What does it mean for God to be “for” us?
James Alison writes:
Now here is the problem: if God is not a “being” in any normal sense of the word, not something that “is” within the order of everything that exists; if God is…much more like no-god-at-all than like one-of-the-gods, then in principle we have no reason at all to conceive of God as in any way either for, or against us. God really would be so much “other” than anything that we can imagine that there would be quite simply no hook, no criterion by which this other could have incidence in our world…
And of course, some people have tended to see the via negativa as making of God something indifferent. Indeed, I have read material by some who subscribe to the via negativa which has left me with a sense of horror: all that emphasis on unknowability can lead to the emotional correlate of a sense of lostness before a completely arbitrary other. Those, among whom I include myself, who strongly defend the via negativa as indispensable if we are to avoid idolatry, have a real task on our hands if we wish to defend both the utter otherness of God, and, yet, while holding onto that otherness, a sense of there being in, and as a non-arbitrary part of, that otherness, a “for” us.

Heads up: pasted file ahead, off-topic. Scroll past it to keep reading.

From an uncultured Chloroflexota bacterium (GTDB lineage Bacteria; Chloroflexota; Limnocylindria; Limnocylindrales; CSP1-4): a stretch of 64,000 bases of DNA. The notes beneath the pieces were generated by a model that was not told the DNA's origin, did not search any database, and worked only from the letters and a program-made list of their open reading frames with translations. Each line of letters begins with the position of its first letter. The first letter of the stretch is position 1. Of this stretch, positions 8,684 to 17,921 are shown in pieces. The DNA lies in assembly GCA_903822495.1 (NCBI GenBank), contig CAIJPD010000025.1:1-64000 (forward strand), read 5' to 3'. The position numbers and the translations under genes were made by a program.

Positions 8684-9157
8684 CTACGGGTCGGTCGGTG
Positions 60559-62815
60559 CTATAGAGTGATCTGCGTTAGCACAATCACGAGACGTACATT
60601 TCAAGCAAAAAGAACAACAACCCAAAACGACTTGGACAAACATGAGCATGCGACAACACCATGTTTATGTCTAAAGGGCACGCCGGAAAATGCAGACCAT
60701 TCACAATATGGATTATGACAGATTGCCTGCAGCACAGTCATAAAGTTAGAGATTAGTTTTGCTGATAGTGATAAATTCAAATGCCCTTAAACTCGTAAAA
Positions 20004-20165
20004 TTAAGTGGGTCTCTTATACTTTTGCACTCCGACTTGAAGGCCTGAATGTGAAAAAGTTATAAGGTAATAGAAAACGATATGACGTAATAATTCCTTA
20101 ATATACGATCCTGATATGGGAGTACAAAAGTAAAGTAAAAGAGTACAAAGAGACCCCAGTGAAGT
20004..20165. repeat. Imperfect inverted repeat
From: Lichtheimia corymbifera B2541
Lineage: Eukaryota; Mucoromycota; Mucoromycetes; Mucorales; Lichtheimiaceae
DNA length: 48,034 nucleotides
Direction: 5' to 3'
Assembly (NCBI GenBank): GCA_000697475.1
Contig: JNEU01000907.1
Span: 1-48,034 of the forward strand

It may be that a tiger in a game reserve in India is hunted down by the warden of the reserve and shot with a tranquilizer dart. This puts it to sleep so that it can be moved with comparative ease to another reserve where there is a better eco-system for its survival, and potential mates for its reproduction. As a member of the film crew accompanying this, you can see quite clearly that the whole exercise is for the benefit of this tiger in particular, and is being conducted by people who are in favour of the survival of tigers in general. All of this is entirely unavailable to the tiger, which can only relate to the unfolding events from within the framework of invincible tigritude. The tiger is quite unable to distinguish between wardens armed with tranquilizer darts and hunters armed with guns. No attempt by the warden to parlay with the tiger and explain why he was going to shoot a tranquilizer dart into it would have the slightest effect. When the exercise is finished, something has indeed happened for the tiger, but the tiger cannot talk about what happened being either for it or for tigers in general. For the tiger this was an arbitrary part of a kill-or-be-killed world in which, as it happened, it lived to prowl another day.
So when humans talk about the “for” in God we are actually saying that we are marginally different from the tigers, in that there has been some form of communication which does not totally pass us by; that there are some hooks in our cultural framework by which a “forness” which is entirely from outside our way of being, is able to be understood, and responded to, by us…
This piece is long and a little dense, but very worth the time to read slowly!